In Vivo Assessment of Bone Microarchitecture and Estimated Bone Strength
SubjectMedicine and Surgery
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AbstractOsteoporosis is a disease characterized by loss of bone mass and structural deterioration leading to increased risk of fracture. Currently, osteoporosis is assessed by areal bone mineral density; however, this does not provide structural information, which is a key determinant of bone strength. Recent advances allow for the assessment of bone structure in vivo using quantitative computed tomography (QCT) and high-resolution peripheral QCT (HR-pQCT). The overall objective of this thesis was to improve the assessment of bone structure and strength using three-dimensional imaging technologies. First, measurements of cortical porosity from HR-pQCT were validated against micro-CT (R2 = 0.80) and applied to a population-based sample (N = 280, Ages: 18-99 yrs.) of healthy, osteopenic, and osteoporotic, pre- and postmenopausal women. Cortical porosity was higher in postmenopausal women and those with disease. Measurements of cortical porosity were also applied to another group with high fracture incidence: children and adolescents (N = 398, Ages: 9-22 yrs.). Boys were found to have higher porosity than girls, and those at earlier pubertal stages had higher porosity than those post-pubertal. Bone quality measurements were also combined with finite element estimates of bone strength to determine if the measurements could distinguish women with fracture from fracture-free controls. High accuracy was achieved using both HR-pQCT scans of peripheral sites (83.3%) and QCT scans of the proximal femur (84.3%) when classifying the groups using support vector machines. Together, these results provide insight into the differences in bone microstructure and strength with age and disease. In addition, this work demonstrates the ability of novel 3D technologies and methods to better discriminate individuals with and without fracture.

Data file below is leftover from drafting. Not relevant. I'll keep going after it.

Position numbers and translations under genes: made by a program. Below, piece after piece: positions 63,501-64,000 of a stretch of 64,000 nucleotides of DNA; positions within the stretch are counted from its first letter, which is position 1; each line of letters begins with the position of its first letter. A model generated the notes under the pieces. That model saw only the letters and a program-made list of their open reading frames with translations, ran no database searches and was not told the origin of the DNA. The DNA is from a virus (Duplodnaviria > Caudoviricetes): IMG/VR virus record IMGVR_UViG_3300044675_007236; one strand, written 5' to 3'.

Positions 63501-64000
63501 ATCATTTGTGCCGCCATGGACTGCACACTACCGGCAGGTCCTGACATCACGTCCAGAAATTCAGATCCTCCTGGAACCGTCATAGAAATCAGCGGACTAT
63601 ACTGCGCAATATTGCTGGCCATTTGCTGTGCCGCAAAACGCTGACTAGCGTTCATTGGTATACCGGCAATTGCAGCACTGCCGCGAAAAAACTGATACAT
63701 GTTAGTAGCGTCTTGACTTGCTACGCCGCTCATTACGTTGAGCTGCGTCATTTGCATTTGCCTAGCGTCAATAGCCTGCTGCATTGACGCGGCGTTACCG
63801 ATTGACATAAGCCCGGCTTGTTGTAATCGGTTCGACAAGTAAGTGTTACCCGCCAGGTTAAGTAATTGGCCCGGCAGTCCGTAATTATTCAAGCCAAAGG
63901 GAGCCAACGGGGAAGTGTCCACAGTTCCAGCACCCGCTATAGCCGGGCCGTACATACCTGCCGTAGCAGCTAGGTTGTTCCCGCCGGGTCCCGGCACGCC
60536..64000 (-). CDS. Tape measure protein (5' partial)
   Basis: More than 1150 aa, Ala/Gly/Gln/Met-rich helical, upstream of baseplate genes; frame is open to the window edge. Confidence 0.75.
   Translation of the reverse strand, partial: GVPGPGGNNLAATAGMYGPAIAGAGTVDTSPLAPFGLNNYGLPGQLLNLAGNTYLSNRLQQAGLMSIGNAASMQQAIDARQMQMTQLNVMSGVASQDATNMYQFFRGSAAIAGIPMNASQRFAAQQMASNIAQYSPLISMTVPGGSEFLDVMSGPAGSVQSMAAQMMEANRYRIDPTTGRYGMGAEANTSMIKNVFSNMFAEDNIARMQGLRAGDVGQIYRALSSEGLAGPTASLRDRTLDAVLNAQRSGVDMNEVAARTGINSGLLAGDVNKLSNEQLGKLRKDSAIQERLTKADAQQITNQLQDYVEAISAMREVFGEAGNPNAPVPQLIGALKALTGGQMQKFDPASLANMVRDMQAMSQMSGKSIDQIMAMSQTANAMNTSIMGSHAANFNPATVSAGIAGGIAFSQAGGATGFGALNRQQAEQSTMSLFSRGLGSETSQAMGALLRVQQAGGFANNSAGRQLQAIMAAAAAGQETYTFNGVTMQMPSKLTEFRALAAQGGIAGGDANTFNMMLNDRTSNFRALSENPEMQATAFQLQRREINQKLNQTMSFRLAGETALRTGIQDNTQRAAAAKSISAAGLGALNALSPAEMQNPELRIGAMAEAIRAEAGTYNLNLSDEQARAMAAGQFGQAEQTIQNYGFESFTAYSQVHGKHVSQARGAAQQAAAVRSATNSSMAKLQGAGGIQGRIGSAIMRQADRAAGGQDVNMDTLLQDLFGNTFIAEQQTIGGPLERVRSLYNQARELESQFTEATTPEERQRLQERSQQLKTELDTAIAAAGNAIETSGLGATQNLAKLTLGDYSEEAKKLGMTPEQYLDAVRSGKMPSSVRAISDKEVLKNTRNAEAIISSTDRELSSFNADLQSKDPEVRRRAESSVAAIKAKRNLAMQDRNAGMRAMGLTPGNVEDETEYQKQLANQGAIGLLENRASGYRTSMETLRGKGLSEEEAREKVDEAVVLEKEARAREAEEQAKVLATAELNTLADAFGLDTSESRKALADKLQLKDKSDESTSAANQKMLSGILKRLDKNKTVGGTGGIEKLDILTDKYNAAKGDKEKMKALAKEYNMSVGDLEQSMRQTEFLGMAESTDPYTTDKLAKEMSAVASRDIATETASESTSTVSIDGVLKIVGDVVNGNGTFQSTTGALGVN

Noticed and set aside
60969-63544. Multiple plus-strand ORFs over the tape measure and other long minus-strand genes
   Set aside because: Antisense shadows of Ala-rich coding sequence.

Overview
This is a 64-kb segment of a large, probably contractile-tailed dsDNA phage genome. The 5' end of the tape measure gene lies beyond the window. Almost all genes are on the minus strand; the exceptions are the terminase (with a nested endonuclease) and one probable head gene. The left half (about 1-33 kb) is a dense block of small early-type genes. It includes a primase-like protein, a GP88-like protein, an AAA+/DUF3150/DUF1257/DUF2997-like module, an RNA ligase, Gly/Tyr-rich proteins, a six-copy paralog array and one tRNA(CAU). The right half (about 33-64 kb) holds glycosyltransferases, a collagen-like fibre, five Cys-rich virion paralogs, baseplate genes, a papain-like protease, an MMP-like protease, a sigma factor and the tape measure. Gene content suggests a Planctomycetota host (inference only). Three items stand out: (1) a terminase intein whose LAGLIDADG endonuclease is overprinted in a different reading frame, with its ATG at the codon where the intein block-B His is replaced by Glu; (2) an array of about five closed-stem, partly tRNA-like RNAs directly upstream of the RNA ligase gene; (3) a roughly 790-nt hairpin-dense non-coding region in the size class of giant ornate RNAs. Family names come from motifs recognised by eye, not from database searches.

CitationNishiyama, K. K. (2012). In Vivo Assessment of Bone Microarchitecture and Estimated Bone Strength (Unpublished doctoral thesis). University of Calgary, Calgary, AB. doi:10.11575/PRISM/26668
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